MPs have recommended that the government enter into discussions with the French government on the provision of UK asylum assessment centers in France to enable claims to be considered before migrants risk their lives trying to to cross. But the government rejected the suggestion, saying it would “create a new pull factor”.

The committee also asked Priti Patel to provide evidence that her flagship program in Rwanda – which would permanently move asylum seekers to have their claims assessed by the East African nation – would deter people from seek to arrive in the UK by irregular means.

The government offered no evidence in response and admitted that “the deterrent effect sought by the [Rwanda scheme] seeks to achieve cannot be quantified with sufficient certainty at this early stage”.

The Home Office also refused to provide the committee with more detailed costs for the scheme, despite claims by the Refugee Council that it could cost up to £1.4billion a year to relocate thousands of immigrants in Rwanda.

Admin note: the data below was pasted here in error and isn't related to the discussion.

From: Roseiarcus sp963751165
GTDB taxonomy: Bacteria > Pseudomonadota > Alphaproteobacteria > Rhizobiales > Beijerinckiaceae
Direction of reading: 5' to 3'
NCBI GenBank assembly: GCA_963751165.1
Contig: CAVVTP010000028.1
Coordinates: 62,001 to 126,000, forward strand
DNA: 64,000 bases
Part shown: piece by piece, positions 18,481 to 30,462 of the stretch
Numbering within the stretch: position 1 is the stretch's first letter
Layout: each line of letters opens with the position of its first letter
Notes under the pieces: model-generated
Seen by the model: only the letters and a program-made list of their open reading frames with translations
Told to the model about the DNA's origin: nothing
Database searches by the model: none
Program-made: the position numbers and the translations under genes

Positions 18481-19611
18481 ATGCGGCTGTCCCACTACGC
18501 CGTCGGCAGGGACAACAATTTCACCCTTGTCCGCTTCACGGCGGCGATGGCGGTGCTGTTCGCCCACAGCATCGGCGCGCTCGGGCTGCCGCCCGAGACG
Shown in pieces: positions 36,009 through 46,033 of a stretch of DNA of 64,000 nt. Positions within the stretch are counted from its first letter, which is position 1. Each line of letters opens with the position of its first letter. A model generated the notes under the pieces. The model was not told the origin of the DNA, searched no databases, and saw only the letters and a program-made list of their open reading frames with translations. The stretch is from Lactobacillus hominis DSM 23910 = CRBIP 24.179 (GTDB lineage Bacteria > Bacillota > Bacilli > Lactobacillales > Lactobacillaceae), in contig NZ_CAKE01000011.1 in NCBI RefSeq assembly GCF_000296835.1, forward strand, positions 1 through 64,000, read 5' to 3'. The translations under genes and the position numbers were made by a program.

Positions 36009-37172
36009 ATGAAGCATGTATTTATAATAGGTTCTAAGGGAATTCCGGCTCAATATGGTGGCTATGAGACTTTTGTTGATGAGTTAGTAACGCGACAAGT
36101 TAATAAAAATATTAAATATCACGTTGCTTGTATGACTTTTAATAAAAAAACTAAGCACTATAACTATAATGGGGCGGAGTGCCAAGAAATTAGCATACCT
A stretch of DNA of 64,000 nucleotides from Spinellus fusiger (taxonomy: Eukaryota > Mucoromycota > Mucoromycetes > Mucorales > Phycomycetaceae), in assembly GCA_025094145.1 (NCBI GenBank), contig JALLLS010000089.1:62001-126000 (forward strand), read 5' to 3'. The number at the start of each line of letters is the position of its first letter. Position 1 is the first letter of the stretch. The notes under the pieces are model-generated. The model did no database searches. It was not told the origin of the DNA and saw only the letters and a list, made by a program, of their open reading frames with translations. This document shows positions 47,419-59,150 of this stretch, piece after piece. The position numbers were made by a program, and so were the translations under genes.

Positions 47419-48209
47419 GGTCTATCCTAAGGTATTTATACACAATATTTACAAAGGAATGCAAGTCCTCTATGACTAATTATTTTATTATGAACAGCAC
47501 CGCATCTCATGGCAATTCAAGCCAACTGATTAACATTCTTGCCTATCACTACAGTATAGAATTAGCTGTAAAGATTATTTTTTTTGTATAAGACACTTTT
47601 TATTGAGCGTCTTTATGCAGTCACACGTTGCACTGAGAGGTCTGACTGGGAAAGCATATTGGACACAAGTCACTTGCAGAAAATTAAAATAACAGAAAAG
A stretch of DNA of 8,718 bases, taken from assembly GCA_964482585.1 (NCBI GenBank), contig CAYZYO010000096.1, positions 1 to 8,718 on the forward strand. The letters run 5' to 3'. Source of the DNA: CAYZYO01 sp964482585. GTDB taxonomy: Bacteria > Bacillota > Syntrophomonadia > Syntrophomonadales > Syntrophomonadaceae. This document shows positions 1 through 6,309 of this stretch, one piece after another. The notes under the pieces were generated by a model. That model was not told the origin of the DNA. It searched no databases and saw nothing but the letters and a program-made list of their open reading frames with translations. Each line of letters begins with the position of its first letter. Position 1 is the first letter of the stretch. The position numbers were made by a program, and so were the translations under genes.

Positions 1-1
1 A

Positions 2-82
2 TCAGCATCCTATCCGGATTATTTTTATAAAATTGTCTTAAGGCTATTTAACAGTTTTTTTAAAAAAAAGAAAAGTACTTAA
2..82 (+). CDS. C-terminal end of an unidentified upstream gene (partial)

He said that “providing full details of funding arrangements at this stage would be detrimental to [the] interests of the UK government, weakening our ability to negotiate future agreements with other nations.

‘Obsession’

Braverman, who replaced Priti Patel as home secretary last month, said she would ‘love to have a Telegraph front page with a plane taking off for Rwanda’ at a party conference event conservative. “It’s my dream, it’s my obsession,” she added.